Hoodlum: Yes, they all survived. The Loyalist ancestor remained in S.Carolina and died in his 80s. "Tarleton's Quarter" was also known as 'Buford's Play'. My ancestors came over in 1636 (Jamestown) and rode the cresting wave of Americanism across the country, moving with the ever-expanding frontier. I have found many interesting stories where my ancestors were involved.

Fernandinande said...

Sounds like bullshoes.

SukieTawdry said...

That Myth Busters thing was silly. That's not in the least what a china shop looks like. In a real china shop, a woman carrying a purse has trouble enough.

People rework cliches for effect. Sometimes the rework works, sometimes it doesn't.

Mr. Forward said...I learned patience living downstairs from a one legged man.

Well played! Did you ever see the episode of The Big Bang Theory where Amy is trying to cure Sheldon of his compulsive need for closure and won't let him finish anything? Even I was frustrated.

Roy Lofquist said...

He was just throwing spaghetti against the wall to see if anyone would salute.

If that doesn't shut this thread down then I don't know what to do.

StephenFearby said...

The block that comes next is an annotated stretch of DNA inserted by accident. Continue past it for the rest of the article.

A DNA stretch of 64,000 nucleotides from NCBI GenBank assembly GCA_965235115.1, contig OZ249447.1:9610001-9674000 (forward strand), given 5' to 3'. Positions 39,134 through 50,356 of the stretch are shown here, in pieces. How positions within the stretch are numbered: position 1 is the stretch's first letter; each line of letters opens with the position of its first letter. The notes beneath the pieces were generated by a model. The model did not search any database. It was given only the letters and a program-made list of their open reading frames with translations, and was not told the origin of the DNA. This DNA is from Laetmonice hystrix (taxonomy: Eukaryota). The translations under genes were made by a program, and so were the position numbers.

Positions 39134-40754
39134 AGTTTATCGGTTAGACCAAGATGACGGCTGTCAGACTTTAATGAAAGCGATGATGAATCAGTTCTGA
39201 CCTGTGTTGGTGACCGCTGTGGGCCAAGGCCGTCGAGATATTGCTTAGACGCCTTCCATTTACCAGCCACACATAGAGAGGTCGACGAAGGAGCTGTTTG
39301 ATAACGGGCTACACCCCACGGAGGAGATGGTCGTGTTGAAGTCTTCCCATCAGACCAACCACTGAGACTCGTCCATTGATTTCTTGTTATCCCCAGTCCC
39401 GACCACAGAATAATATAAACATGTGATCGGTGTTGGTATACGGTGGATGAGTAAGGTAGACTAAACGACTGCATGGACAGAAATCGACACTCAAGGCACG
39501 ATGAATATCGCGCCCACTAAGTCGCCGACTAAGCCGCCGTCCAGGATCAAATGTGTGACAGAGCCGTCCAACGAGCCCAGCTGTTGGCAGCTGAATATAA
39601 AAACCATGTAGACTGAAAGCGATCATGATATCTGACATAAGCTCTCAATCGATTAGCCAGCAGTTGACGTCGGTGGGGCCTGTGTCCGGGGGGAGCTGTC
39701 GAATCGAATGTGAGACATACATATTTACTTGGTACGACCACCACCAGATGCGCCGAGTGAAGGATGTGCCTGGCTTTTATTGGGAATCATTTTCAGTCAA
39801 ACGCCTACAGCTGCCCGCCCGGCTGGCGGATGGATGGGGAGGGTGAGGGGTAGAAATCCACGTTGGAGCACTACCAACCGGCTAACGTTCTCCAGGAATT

From the Times article:

"...Mr. Cohen and Mr. Sater said they had not spoken to Mr. Trump about the proposal, and have no experience in foreign policy. Mr. Cohen is one of several Trump associates under scrutiny in an F.B.I. counterintelligence examination of links with Russia, according to law enforcement officials; he has denied any illicit connections."

OK, the Times manages to squeeze this farce into their continuing meme. That the Hildabeast lost the election because Trump (or his campaign) conspired with the Russians to take her down. Sounds right. But you have to have some reliable evidence to prove it. The Times works very hard to be a dubious manufacturer of same.

One of the players in this farce (Mel Brooks would have a ball writing about this cast of characters) is:

From Wikipedia: